Video Above: Russia Has Precision Weapons & Could Avoid Attacking Children & Civilians
The Russian military is announcing the arrival of a new, shorter-range, high-tech complimentary air-defense system capable of supporting the existing S-400s and knocking out incoming ballistic missiles as well as aerodynamic targets.
The Russian government’s TASS news agency calls it the Vityaz S-350 and reports it represents a technical leap forward to support existing air-defences with a closer in envelope reaching altitudes of 30km.
“The S-350 ‘Vityaz’ was engineered by the Almaz-Antey defense manufacturer as a battlefield air defense weapon capable of striking targets within a radius of 60 km and at an altitude of 30 km.
The air defense system is designed to fight both aerodynamic and ballistic targets. An S-350 launcher is outfitted with 12 surface-to-air missiles,” the TASS report says.
The Russian report claims the new S-350 can destroy both “existing and future air attack weapons,” raising an ambiguous yet ambitious claim. Russian papers have claimed that their upgraded S-400 and S-500 air defenses are capable of detecting and striking stealth aircraft, an unverified statement which raises more questions than it answers.
Modern Russian air defenses are believed to be quite advanced, however detecting that an aircraft is simply “there” in the vicinity is quite different from being able to precisely track, target and destroy a moving stealth aircraft.
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It is not clear at all that even the most advanced Russian air defenses can actually engage and destroy US stealth aircraft, not to mention yet-to-exists future applications of stealth such as the emerging B-21 and already airborne 6th-Generation stealth fighter. Both the B-21 and 6th-Gen aircraft are likely to incorporate new, paradigm-changing yet undisclosed stealth characteristics.
Nevertheless, the new Russian system could bring a new layer of defenses to Russia’s air-defense systems and networks, by fortifying longer range tracking interceptors with a more concentrated system which increases the “density of surface to air fire,” as explained by the TASS report.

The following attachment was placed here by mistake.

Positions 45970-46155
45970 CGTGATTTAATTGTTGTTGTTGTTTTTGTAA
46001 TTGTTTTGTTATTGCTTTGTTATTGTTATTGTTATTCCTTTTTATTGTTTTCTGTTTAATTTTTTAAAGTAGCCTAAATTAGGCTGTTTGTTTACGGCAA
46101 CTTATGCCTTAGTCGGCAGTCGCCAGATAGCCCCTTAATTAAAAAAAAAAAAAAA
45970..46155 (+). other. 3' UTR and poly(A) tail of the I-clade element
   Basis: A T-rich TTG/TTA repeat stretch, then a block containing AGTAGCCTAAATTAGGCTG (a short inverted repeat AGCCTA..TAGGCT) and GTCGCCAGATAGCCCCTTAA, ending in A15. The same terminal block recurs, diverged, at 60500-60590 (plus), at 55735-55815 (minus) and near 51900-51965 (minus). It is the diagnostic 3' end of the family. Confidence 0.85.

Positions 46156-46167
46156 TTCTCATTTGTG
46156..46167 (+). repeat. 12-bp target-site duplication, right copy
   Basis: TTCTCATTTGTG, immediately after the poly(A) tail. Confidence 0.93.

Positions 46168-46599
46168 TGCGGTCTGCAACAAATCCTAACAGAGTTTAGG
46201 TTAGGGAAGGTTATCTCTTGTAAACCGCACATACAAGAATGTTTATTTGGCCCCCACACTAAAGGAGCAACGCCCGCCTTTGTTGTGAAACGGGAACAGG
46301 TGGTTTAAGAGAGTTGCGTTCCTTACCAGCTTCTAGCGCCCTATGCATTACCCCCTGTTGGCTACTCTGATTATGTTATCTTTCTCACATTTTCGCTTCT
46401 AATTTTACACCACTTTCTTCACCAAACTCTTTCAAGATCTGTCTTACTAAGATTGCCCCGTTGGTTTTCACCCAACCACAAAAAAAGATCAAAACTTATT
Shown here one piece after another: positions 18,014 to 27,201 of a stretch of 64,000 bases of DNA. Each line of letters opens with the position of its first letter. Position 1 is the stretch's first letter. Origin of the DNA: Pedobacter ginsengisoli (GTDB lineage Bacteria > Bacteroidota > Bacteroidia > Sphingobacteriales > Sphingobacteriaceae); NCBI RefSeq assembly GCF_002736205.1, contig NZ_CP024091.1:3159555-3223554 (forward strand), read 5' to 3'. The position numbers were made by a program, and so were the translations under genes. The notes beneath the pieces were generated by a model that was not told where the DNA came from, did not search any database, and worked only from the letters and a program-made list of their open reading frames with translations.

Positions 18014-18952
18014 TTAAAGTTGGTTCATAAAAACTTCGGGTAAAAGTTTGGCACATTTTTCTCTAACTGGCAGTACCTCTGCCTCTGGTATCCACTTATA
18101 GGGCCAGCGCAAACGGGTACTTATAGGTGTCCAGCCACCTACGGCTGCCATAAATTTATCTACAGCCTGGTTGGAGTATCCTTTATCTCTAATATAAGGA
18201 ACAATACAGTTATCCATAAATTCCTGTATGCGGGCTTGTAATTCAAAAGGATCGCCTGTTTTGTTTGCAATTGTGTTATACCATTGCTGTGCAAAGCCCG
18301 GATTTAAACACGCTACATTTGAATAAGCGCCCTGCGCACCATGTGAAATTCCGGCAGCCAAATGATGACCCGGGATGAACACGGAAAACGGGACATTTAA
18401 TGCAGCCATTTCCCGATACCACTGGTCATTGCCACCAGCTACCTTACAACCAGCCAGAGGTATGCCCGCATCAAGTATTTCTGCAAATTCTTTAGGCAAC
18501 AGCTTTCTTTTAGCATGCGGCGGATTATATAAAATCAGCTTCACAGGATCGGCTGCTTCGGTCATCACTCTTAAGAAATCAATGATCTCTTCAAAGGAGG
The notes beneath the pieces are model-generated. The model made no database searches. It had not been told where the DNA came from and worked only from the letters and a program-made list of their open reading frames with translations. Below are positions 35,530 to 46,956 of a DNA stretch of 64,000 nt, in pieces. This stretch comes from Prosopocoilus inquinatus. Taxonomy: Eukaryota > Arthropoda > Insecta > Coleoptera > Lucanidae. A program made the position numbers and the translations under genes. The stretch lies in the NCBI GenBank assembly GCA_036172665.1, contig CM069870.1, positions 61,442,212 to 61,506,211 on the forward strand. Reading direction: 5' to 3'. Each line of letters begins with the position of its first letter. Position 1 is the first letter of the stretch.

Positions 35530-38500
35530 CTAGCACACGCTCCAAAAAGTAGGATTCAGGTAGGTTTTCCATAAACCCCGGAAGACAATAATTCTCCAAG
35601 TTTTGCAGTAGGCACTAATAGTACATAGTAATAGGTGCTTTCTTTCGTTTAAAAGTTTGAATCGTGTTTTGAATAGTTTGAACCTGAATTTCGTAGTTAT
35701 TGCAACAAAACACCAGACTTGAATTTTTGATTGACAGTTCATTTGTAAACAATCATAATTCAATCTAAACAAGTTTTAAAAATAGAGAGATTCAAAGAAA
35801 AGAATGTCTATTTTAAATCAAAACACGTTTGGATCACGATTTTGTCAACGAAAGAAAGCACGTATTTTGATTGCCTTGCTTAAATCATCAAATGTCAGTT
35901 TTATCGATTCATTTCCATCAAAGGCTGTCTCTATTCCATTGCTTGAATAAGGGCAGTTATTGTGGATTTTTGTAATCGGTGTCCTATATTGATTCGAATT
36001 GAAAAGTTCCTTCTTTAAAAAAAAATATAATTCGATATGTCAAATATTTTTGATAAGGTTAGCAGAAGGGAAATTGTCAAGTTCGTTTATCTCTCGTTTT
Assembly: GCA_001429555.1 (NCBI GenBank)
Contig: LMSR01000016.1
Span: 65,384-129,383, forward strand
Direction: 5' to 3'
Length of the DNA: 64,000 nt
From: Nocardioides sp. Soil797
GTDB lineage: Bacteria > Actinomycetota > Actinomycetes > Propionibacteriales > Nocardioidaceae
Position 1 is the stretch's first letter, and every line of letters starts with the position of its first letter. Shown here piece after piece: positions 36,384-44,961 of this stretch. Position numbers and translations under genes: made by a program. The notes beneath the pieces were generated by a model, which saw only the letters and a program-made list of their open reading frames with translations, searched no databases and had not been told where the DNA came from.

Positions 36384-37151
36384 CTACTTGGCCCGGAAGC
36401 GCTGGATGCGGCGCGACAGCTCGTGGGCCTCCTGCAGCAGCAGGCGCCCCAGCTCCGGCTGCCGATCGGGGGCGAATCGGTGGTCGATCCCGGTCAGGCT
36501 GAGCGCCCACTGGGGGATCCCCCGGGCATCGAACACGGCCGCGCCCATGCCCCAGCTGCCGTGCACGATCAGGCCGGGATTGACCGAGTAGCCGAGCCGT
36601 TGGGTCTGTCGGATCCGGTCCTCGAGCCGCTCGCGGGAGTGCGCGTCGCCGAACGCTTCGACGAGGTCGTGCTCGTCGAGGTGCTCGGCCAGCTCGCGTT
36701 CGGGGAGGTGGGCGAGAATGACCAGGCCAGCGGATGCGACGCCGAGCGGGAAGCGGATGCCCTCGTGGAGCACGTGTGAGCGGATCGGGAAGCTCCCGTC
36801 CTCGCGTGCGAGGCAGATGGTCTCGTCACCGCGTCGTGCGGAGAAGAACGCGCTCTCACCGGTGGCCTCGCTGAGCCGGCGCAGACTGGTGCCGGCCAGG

The S-350 also seems to build upon innovations known to be woven into the S-400 and S-500 Surface-to-air-Systems such as increased networking and data-sharing across otherwise separated fields of view, faster, high-speed computer processing, digital transmission and multi-node target tracking.
"We have developed a good and compact system that performs all of its functions far better than its predecessors. As its fundamental difference from all other similar systems, the Vityaz is capable of quickly aiming its missiles and scanning the space. The weapon can effectively strike both existing and future air attack weapons," the chief executive said in an interview with the National Defense magazine on the occasion of the company’s 20th anniversary, as cited in the TASS report.
The Vityaz also reportedly functions with an anti-jamming technology and large ammunition load, supported by 360-degree sensor fields of view
“The S-350 is compatible with all air defense systems and can get information from other complexes and operate as a second tier posture in conjunction with S-400 air defenses, increasing the density of surface-to-air fire, the chief executive elaborated. "The Vityaz is capable of providing air defense on its own. There are no other medium-range systems with such characteristics in the world," he added.
Should this emerging S-350 function as described by the Russian report, it could cause problems for attacking close-air-support aircraft who might become increasingly vulnerable to highly-networked, lower-altitude surface-fire capable of advanced networking, target sharing and precision attack.
The Russian report did not say when this new system might be operational or specify production plans, so it does not seem clear just how evolved and operational this new system is.
Kris Osborn is the Defense Editor for the National Interest. Osborn previously served at the Pentagon as a Highly Qualified Expert with the Office of the Assistant Secretary of the Army—Acquisition, Logistics & Technology. Osborn has also worked as an anchor and on-air military specialist at national TV networks. He has appeared as a guest military expert on Fox News, MSNBC, The Military Channel, and The History Channel. He also has a Master’s Degree in Comparative Literature from Columbia University